No one thinks a captain is stupid to stay with a sinking ship; a captain who saved themselves first would not be worthy of a ship or the trust of its crew. Bronwyn is saying that most of us, were we a ship’s captain, would do the same. And if the world’s a ship, then we’re all ‘rolled in’ with its fate, so whether the ship’s sinking or not our only authentic choice is to stay on board to do hope’s work.

Adrian’s family story is one of utter loss and relentless love. He’s a semi-retired priest and a volunteer chaplain at a house in Yorkshire that offers hospitality and care to people in distress. We sit in its garden in the morning sunshine, and I soon realise I’m listening to someone who draws people to himself as a naturally warm and generous man. But his truth about hope is flint-hard.

He tells me his daughter was hospitalised for a long time with anorexia, and eventually died of it. As he talks about Hilly, I imagine a young woman who inspired love and admiration – thoughtful, energetic, warm-hearted. She always had something to give to the people around her, Adrian says, and now she’s ‘utterly dead’. He keeps remembering her eyelashes.

Many times Hilly showed signs of remission. Each time, her mum and dad would throw themselves behind that possibility with all their hearts. It’s not just like investing everything you have, says Adrian, it’s giving everything that you are: ‘You’ve pinned so much on it that your whole self is involved.’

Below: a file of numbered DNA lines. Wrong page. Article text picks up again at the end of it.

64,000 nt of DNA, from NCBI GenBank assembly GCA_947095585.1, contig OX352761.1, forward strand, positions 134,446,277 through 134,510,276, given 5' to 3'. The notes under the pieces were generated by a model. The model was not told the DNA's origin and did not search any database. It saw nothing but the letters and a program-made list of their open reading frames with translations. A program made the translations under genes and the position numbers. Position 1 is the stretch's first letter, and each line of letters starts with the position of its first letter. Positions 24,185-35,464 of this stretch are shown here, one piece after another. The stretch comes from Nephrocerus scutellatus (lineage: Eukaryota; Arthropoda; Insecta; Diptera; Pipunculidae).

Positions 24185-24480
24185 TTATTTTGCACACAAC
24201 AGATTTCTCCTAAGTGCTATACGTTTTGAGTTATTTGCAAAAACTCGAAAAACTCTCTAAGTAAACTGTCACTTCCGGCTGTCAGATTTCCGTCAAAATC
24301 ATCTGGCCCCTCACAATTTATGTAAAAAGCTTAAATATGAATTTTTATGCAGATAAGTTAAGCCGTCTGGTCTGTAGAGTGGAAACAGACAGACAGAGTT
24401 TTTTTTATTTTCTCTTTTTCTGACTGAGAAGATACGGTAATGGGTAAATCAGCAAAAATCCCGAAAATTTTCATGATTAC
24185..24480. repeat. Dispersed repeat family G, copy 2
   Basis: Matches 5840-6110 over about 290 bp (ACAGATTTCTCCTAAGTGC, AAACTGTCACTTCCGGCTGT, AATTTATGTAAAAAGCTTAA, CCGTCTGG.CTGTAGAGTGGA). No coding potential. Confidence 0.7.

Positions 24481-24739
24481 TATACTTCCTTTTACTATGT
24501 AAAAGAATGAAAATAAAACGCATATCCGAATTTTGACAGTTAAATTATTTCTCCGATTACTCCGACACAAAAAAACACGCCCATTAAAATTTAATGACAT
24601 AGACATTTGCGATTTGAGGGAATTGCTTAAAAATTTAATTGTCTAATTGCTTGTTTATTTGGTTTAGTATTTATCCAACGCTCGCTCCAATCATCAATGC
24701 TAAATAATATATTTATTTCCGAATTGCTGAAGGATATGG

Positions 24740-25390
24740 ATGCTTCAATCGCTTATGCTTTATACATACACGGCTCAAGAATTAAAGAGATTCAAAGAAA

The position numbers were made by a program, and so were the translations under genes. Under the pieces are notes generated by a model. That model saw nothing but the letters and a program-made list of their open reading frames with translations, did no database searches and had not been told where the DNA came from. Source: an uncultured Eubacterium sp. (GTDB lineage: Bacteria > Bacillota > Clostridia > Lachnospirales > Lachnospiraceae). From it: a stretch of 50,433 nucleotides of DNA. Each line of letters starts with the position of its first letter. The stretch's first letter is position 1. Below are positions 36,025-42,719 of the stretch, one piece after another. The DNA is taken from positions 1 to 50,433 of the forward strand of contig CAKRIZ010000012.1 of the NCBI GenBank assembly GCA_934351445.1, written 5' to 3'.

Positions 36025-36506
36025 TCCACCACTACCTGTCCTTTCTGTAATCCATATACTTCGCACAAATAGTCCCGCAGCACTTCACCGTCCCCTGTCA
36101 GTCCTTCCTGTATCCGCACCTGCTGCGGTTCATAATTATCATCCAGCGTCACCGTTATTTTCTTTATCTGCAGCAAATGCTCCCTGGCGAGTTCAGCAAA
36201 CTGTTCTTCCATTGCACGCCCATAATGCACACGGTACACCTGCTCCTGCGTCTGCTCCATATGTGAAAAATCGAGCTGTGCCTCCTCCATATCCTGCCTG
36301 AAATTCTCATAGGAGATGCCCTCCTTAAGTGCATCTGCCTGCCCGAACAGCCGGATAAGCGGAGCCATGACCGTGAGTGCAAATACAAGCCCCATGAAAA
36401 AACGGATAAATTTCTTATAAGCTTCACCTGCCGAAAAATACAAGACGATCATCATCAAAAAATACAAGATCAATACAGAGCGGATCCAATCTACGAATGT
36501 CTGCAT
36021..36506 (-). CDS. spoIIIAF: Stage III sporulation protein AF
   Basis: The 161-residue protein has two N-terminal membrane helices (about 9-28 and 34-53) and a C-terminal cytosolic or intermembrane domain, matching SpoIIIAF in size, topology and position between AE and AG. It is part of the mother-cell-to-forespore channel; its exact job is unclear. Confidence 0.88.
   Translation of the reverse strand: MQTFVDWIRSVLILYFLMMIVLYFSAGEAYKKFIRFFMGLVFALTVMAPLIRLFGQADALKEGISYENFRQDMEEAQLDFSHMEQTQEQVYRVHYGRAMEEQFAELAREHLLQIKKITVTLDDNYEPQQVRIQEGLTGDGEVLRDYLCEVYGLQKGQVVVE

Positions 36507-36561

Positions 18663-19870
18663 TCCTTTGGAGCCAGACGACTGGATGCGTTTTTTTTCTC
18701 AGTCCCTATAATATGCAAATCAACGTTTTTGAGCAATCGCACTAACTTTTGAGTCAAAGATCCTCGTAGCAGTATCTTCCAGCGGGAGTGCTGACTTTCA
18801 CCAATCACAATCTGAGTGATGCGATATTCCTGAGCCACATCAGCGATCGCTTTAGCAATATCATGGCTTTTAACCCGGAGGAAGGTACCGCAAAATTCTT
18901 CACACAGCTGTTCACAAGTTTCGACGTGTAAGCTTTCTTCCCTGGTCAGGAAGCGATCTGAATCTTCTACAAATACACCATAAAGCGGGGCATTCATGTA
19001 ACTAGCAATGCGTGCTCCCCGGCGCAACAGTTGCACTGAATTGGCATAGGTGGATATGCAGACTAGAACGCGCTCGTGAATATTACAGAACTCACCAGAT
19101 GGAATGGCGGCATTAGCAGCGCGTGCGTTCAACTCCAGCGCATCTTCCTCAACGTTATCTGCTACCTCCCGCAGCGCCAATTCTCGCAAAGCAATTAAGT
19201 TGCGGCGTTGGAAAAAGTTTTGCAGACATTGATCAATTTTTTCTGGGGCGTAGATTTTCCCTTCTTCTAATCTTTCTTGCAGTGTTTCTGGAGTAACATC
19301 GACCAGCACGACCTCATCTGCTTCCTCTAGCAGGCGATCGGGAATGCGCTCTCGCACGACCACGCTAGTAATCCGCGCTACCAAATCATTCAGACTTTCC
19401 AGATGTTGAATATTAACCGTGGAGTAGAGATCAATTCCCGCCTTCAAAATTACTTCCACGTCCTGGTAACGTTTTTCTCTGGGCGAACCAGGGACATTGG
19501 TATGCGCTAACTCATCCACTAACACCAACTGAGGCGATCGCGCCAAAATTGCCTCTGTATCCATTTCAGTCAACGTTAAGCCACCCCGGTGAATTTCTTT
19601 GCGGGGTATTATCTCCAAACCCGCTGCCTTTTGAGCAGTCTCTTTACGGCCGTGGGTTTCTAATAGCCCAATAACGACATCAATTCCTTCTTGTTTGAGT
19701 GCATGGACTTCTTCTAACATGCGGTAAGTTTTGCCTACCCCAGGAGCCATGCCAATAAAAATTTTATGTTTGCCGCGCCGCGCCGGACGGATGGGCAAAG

‘Every bloody time,’ Adrian says, ‘the hopes were dashed, smashed to smithereens… all you’re left with are lots of bits which feel as though they’re useless.’ He opens his arms to the ground, as if those bits are strewn around us in the peace of the garden. When that happens there’s nothing left to hang on to, says Adrian, ‘you’re left wounded and you’re in freefall’.

‘As a parent you have no option; as a parent you cannot but be still somehow hopeful.’

When we imagine the meaning of hope, Adrian wants us to make room for its cycle of ‘earnest inflation and then violent collapse’. And still he wants us to know that if you love, then you must be involved, or it’s not love – there’s no other way – and whatever the outcome, hope ‘is life-giving while it’s there’. Adrian insists: ‘As a parent you have no option; as a parent you cannot but be still somehow hopeful.’ This, for me, is the bottom line.

We may be parents to one or two people, if any, but we’re neighbours to everyone. What Adrian says of the parent’s imperative to hope is true also of us all as neighbours: you have no option but to be involved in the life of the world, even if it might be dying. Especially if it might be dying. Even if, like Hilly’s mum and dad, sometimes all we can do is to turn up – to be there, present.